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November 10, 1900


JAMA. 1900;XXXV(19):1207-1210. doi:10.1001/jama.1900.24620450023001g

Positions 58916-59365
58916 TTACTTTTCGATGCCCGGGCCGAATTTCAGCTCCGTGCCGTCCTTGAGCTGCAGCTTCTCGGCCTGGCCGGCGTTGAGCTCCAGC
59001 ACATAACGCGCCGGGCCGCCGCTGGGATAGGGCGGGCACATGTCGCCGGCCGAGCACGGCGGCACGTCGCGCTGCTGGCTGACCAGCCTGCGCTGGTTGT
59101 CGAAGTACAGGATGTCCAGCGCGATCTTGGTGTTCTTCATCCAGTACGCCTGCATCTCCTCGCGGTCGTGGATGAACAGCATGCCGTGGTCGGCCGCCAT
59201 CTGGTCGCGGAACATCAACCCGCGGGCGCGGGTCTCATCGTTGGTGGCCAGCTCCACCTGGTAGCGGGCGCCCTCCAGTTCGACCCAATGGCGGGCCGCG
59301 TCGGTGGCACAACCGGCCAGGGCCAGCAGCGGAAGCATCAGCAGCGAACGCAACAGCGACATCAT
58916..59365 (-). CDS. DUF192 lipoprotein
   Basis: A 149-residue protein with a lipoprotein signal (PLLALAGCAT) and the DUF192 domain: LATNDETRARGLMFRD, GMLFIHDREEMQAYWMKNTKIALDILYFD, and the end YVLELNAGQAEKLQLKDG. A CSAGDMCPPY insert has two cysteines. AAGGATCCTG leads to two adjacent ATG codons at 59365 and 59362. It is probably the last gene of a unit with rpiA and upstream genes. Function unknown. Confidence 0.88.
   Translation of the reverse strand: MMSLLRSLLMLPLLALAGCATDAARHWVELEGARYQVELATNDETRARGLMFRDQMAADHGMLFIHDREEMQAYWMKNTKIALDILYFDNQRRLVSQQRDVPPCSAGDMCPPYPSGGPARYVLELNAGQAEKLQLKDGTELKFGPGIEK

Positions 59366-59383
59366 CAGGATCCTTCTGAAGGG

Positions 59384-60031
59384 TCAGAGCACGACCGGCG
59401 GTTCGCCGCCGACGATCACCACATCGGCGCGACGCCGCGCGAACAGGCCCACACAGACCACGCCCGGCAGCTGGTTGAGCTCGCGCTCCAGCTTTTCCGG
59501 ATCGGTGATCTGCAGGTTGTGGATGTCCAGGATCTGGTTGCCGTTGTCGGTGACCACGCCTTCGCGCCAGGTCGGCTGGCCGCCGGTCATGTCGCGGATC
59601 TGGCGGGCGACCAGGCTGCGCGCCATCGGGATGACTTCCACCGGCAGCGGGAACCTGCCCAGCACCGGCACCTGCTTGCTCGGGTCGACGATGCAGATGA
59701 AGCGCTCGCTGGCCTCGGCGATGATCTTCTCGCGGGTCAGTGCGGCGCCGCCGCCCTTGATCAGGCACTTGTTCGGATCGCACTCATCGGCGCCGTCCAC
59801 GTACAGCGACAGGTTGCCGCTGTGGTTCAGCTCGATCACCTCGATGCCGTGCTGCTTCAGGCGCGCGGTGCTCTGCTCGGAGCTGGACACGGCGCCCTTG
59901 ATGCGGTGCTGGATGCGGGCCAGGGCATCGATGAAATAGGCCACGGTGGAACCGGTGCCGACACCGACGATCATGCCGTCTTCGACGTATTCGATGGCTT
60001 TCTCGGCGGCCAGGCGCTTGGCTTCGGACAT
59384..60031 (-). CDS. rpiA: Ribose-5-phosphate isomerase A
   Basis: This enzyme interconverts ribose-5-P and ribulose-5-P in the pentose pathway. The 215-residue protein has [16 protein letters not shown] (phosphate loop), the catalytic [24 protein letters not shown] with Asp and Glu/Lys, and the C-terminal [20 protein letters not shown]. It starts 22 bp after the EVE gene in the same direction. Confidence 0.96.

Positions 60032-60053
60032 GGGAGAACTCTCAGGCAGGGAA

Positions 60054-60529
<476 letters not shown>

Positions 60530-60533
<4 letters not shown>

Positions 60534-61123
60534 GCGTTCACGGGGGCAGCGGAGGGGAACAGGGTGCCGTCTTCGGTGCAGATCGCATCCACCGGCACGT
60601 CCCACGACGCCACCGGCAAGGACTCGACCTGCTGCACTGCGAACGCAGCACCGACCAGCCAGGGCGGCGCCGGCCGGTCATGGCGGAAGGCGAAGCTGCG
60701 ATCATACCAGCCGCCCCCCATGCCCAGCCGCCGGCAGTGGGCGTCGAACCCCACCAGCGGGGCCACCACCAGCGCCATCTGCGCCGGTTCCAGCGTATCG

To gather and set in orderly array the different states and conditions that have been observed and recorded as etiologic agents in the production of adenoid hypertrophy is not difficult, for the literature of the subject is extensive and at hand. Age, sex, heredity, scrofula, the lymphatic temperament, frequent colds, nasal deformities, acute infectious fevers, microbes, climate, and social condition are the chief factors that have been named. But after these have been elaborated and analyzed, we are still far from a satisfactory solution of the problem of ultimate causation in many cases. Why does it occur in one child and not in another under similar circumstances, perhaps in the same family. Why does it occur in several members of the same family, otherwise apparently healthy? What is the reason for its frequent congenital occurrence? These and other queries still clamor for solution. In the present instance we have but

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